Contact: Steve Schmidt, 619-206-9108


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Improved fire protection. Beefed-up law enforcement. Expanded business opportunities. New initiatives to help the elderly.

Those were among the highlights of Supervisor Dianne Jacob’s tenure in 2014 as chairwoman of the San Diego County Board of Supervisors. Her one-year term concluded today.

“In my State of the County address last January, I pointed out our work on a wide range of critical issues,” said the District 2 supervisor. “I laid out an ambitious agenda for 2014. Some wondered if it was too ambitious. I’m proud to say our county government rose to the challenge.”

Among the highlights of 2014:

• County officials bolstered fire protection. The county moved to add a third helicopter to its firefighting fleet and struck an agreement that allows the city of San Diego’s night-flying helicopters to serve the entire region.

Construction continued on a new fire station in the rural community of Boulevard. Since 2003, the county has invested nearly $320 million on firefighting improvements.

“Our efforts to bolster fire protection across the region were put to the test during a series of massive wildfires in May,” Jacob said. “I’m glad to say that all levels of government – local, state and federal – displayed an extraordinary level of cooperation, both on the ground and in the air.”

• New Sheriff’s Department facilities opened in Rancho San Diego and Pine Valley, while work continued on a station planned for Lakeside. The county also added jail beds and stepped up its fight against human trafficking.

“I want to salute the men and women in our Sheriff’s Department -- and all our first responders,” said the supervisor. “You do us proud. Please know that public safety is, and will continue to be, my top priority.”

• The county continued to look for ways to help the economy and business owners, including farmers and backcountry entrepreneurs. It moved to relax rules on beekeeping to boost honey production and agriculture and is looking at cutting regulations to encourage micro-breweries.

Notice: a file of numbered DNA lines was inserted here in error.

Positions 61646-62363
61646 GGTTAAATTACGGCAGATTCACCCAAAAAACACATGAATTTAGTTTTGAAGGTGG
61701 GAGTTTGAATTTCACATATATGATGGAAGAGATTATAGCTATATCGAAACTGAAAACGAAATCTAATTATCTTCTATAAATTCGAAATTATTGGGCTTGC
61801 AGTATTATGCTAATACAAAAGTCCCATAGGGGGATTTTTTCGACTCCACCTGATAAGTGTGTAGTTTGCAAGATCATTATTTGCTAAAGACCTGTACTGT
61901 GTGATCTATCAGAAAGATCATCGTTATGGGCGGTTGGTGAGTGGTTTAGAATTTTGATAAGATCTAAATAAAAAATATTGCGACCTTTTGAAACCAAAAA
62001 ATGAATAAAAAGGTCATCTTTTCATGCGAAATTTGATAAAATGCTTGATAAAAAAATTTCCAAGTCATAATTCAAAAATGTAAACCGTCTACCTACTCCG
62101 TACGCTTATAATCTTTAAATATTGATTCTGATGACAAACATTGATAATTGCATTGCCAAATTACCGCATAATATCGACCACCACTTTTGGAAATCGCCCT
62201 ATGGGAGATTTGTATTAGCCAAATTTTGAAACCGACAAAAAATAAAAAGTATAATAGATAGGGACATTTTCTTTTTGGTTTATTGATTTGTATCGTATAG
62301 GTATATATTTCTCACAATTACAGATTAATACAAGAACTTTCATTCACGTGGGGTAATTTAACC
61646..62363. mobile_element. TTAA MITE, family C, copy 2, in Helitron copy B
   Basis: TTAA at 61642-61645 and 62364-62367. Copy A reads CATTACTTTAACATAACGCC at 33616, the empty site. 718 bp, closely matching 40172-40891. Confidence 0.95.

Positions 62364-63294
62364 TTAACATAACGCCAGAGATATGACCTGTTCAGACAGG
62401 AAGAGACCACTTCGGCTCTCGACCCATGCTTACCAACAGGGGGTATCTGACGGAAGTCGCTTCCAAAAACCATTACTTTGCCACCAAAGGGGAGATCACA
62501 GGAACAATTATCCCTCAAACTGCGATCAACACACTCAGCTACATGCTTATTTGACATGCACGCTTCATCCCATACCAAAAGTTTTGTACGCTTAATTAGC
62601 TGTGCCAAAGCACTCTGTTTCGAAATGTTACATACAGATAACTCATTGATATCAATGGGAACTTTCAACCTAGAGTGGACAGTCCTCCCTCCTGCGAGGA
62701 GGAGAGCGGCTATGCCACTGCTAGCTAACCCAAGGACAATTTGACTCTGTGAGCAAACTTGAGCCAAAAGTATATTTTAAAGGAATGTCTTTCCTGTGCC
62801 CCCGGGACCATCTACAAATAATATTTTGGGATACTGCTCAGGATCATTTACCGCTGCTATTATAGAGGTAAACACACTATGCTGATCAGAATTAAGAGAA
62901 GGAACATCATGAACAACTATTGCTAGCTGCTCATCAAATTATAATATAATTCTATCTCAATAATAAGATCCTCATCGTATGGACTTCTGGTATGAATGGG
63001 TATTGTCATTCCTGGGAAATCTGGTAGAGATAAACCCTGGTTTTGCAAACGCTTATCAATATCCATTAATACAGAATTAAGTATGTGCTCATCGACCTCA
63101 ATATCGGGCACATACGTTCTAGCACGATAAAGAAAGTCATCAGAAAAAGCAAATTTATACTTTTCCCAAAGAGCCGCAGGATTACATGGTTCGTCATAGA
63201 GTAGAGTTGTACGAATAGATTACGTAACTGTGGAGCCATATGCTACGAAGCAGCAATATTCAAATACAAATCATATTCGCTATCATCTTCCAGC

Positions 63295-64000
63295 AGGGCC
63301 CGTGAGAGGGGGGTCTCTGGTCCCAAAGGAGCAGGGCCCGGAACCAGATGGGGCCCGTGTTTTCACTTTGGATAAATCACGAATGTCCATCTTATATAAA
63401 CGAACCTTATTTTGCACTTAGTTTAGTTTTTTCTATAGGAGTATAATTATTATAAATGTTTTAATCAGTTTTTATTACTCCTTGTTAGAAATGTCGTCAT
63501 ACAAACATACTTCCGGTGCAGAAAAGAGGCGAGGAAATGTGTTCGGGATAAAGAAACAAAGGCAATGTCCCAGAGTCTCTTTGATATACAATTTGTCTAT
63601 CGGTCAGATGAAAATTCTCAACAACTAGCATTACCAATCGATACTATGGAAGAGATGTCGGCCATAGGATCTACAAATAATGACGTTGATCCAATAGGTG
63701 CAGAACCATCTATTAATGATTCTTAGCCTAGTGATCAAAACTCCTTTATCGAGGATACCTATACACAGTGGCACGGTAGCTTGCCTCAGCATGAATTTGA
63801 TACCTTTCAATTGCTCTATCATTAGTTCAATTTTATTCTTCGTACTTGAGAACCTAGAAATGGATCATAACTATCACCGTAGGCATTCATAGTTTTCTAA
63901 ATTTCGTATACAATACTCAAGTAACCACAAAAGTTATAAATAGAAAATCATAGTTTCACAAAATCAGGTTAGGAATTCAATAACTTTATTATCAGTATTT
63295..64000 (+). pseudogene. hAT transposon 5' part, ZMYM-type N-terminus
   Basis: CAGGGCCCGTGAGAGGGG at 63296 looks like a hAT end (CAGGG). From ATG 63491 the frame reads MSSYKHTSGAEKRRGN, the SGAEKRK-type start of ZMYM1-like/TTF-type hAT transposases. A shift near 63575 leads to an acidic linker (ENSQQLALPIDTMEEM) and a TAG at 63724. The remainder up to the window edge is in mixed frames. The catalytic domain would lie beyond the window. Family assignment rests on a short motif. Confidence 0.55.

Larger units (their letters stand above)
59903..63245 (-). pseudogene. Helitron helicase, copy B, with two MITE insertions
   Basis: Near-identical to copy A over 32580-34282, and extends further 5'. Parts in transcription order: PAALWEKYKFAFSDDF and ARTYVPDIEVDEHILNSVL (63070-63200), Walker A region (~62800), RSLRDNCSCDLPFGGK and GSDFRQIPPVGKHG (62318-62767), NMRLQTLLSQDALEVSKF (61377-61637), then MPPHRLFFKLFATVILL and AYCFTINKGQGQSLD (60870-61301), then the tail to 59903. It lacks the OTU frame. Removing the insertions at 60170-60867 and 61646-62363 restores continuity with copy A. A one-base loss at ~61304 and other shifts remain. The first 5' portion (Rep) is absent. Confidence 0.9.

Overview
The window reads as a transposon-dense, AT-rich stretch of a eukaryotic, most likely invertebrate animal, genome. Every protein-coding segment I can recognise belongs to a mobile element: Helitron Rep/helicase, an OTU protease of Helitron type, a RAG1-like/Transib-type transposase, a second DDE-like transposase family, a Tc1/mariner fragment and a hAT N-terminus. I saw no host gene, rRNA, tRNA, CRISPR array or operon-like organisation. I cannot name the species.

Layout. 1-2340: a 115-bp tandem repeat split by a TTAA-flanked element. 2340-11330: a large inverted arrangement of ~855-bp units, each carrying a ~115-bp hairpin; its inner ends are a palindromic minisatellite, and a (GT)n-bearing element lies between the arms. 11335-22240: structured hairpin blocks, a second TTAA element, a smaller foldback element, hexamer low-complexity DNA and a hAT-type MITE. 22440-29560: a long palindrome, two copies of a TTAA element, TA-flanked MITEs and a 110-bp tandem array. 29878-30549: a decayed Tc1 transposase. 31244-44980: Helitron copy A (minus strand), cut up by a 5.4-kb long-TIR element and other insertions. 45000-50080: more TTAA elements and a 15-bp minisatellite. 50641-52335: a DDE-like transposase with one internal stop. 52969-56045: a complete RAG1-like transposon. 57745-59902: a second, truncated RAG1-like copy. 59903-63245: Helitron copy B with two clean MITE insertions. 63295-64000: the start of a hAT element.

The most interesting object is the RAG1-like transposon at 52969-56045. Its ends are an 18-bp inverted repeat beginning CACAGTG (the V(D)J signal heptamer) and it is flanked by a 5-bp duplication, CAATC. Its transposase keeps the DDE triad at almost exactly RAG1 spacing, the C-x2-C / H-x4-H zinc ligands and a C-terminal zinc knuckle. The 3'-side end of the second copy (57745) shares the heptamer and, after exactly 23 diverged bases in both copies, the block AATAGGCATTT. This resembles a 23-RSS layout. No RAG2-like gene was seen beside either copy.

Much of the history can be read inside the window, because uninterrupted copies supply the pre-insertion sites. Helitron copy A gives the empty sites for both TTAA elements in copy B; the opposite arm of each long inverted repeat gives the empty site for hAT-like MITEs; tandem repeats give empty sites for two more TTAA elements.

“We took similar steps a few years back with wine growers and we’ve seen huge growth in the boutique wine industry,” Jacob said. “Small, family-run businesses are the backbone of our communities.”

• At Jacob’s urging, the county launched several initiatives to assist the elderly as the region braced for a sharp upswing in the 75-and-older population. It moved to improve the level of care and oversight at residential care facilities, including beefing up its patient advocate program and creating a rating system to help consumers find quality care.

It also started The Alzheimer’s Project, an unprecedented regional initiative to find a cure for the deadly disease and to help Alzheimer’s patients and their caregivers.

“When I raised the issue of Alzheimer’s in my State of the County address early last year, some wondered if I was taking on too much. But the public put us here to meet big challenges head on, not duck from them,” said the supervisor. “I’m proud we aimed high and The Alzheimer’s Project is already showing great promise.”

Other highlights of 2014 included the upgrading of the county’s credit rating by Moody’s and the creation of a loan program to help homeowners pay for energy improvements. Companies providing the loans, known as PACE, say the effort has created hundreds of local jobs.

During a Board of Supervisors meeting today, Supervisor Jacob spoke about the county’s 2014 accomplishments. Her prepared remarks are here.

She has represented District 2 since 1993.

The district includes the cities of El Cajon, La Mesa, Lemon Grove, Poway and Santee, along with the communities of Alpine, Campo, Jamul, Julian, Lakeside, Ramona, Spring Valley and many others.